We convert the RGB image to an HSV image and then set a lower and upper bound for all three values (hue, saturation, and brightness), so anything that falls inside those bounds is what we want to see.

For further in-depth understanding, you can see the OpenCV documentation.

  • Let’s see the ESP32 CAM Python Color Detection code. Create a new file and then copy and paste the code below.
  • Let’s look at the Python Color Detection code for the ESP32 CAM. Make a new file and put the code below into it.

import cv2
import urllib.request
import numpy as np
def nothing(x):
#change the IP address below according to the
#IP shown in the Serial monitor of Arduino code
cv2.namedWindow(“live transmission”, cv2.WINDOW_AUTOSIZE)
cv2.createTrackbar(“LH”, “Tracking”, 0, 255, nothing)
cv2.createTrackbar(“LS”, “Tracking”, 0, 255, nothing)
cv2.createTrackbar(“LV”, “Tracking”, 0, 255, nothing)
cv2.createTrackbar(“UH”, “Tracking”, 255, 255, nothing)
cv2.createTrackbar(“US”, “Tracking”, 255, 255, nothing)
cv2.createTrackbar(“UV”, “Tracking”, 255, 255, nothing)
while True:

hsv = cv2.cvtColor(frame, cv2.COLOR_BGR2HSV)
l_h = cv2.getTrackbarPos(“LH”, “Tracking”)
l_s = cv2.getTrackbarPos(“LS”, “Tracking”)
l_v = cv2.getTrackbarPos(“LV”, “Tracking”)
u_h = cv2.getTrackbarPos(“UH”, “Tracking”)
u_s = cv2.getTrackbarPos(“US”, “Tracking”)
u_v = cv2.getTrackbarPos(“UV”, “Tracking”)
l_b = np.array([l_h, l_s, l_v])
u_b = np.array([u_h, u_s, u_v])

mask = cv2.inRange(hsv, l_b, u_b)
res = cv2.bitwise_and(frame, frame, mask=mask)
cv2.imshow(“live transmission”, frame)
cv2.imshow(“mask”, mask)
cv2.imshow(“res”, res)
if key==ord(‘q’):


  • Now before you run this code make sure you replace the IP address that you got in the Arduino Serial monitor with the one which we are having in the URL variable in the above code.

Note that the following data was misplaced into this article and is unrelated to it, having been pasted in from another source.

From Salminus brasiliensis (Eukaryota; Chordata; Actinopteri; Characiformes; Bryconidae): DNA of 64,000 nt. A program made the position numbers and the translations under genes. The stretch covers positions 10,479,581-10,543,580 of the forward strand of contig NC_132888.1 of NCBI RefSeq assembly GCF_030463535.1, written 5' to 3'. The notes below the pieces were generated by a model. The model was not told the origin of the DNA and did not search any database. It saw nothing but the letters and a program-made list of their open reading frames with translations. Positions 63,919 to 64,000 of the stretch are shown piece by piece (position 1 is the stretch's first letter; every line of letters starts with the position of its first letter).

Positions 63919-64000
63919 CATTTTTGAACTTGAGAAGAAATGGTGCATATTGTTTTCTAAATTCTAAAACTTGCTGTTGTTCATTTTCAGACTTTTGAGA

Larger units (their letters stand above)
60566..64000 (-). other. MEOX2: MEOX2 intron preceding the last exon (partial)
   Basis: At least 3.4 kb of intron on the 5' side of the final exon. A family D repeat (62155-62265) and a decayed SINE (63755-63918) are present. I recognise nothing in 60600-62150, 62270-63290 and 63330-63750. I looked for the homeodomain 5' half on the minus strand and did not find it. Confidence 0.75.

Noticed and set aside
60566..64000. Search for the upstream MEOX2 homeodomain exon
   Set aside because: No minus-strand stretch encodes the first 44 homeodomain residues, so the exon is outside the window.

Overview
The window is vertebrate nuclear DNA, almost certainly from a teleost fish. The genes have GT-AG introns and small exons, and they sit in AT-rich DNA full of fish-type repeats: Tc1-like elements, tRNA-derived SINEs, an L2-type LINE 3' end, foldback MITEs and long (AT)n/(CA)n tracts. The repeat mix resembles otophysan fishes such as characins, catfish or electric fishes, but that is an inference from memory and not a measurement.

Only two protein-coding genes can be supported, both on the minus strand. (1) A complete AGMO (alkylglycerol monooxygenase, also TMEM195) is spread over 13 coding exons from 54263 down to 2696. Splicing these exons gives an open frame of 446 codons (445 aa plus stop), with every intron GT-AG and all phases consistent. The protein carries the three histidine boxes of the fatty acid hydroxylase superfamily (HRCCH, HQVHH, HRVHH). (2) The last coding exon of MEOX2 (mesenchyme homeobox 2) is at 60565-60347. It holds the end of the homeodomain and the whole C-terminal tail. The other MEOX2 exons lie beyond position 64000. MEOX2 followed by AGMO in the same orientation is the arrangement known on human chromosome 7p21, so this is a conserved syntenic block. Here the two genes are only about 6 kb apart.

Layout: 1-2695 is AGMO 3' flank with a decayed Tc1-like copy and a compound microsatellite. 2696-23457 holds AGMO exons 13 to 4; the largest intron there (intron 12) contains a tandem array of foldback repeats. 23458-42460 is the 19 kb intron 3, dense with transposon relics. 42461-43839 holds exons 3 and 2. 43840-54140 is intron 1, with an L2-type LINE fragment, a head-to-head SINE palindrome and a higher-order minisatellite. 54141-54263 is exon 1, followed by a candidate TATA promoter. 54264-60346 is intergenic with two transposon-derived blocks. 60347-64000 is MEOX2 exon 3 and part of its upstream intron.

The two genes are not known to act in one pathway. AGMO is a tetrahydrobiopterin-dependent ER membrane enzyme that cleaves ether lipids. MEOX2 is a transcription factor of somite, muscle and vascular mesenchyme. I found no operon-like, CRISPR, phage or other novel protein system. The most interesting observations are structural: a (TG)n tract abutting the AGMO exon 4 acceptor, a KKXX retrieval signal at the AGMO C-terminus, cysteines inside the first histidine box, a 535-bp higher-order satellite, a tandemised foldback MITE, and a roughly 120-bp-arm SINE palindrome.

• Now Run the code by pressing the F5 button. After running the code you can see three screens that appear in front of you.

We want to track the blue color in the above frame. As a result, we slide the tracking bars in the Tracking window to alter the LH, LS, LV, UH, US, and UV values. Adjust the values of these bars such that white color appears only in blue colored spots in the Mask window, as shown in the images below.

Although I am in the dark with the blue-colored item, as you can see above. It can still detect it.

You have successfully detected the blue color.

Similarly, you can identify any specific colors by altering the Tracking bars.

The next step is to draw a contour around the colored image and specify the detected color’s average center coordinates. Save the LH, LS, LV, UH, US, and UV values from the previous program in the Trackbar window.

Create a new file and paste the code below into it.

import cv2
import urllib.request
import numpy as np
def nothing(x):
##”’cam.bmp / cam-lo.jpg /cam-hi.jpg / cam.mjpeg ”’
cv2.namedWindow(“live transmission”, cv2.WINDOW_AUTOSIZE)
l_h, l_s, l_v = 92, 57, 50
u_h, u_s, u_v = 142, 153, 178
while True:
#_, frame =

hsv = cv2.cvtColor(frame, cv2.COLOR_BGR2HSV)
l_b = np.array([l_h, l_s, l_v])
u_b = np.array([u_h, u_s, u_v])

mask = cv2.inRange(hsv, l_b, u_b)
cnts, _ = cv2.findContours(mask,cv2.RETR_TREE,cv2.CHAIN_APPROX_SIMPLE)
for c in cnts:
if area>2000:
cv2.putText(frame,”blue”,(cx-20, cy-20),cv2.FONT_HERSHEY_SIMPLEX, 1, (0,0,255),2)

res = cv2.bitwise_and(frame, frame, mask=mask)
cv2.imshow(“live transmission”, frame)
cv2.imshow(“mask”, mask)
cv2.imshow(“res”, res)
if key==ord(‘q’):


Now make sure you have changed the l_h, l_s, l_v, u_h, u_s & u_v variables with the values of LH, LS, LV, UH, US, and UV from the previous code. And run the program. Similar output must be visible.

You have successfully detected the blue color. Similarly, by adjusting HSV values and building as many contours as you want, you may identify any given hue or color.


This is how you can use the ESP32 CAM and OpenCV to detect and track colors. . We will be back soon with more informative blogs soon.

Leave a Reply

Your email address will not be published.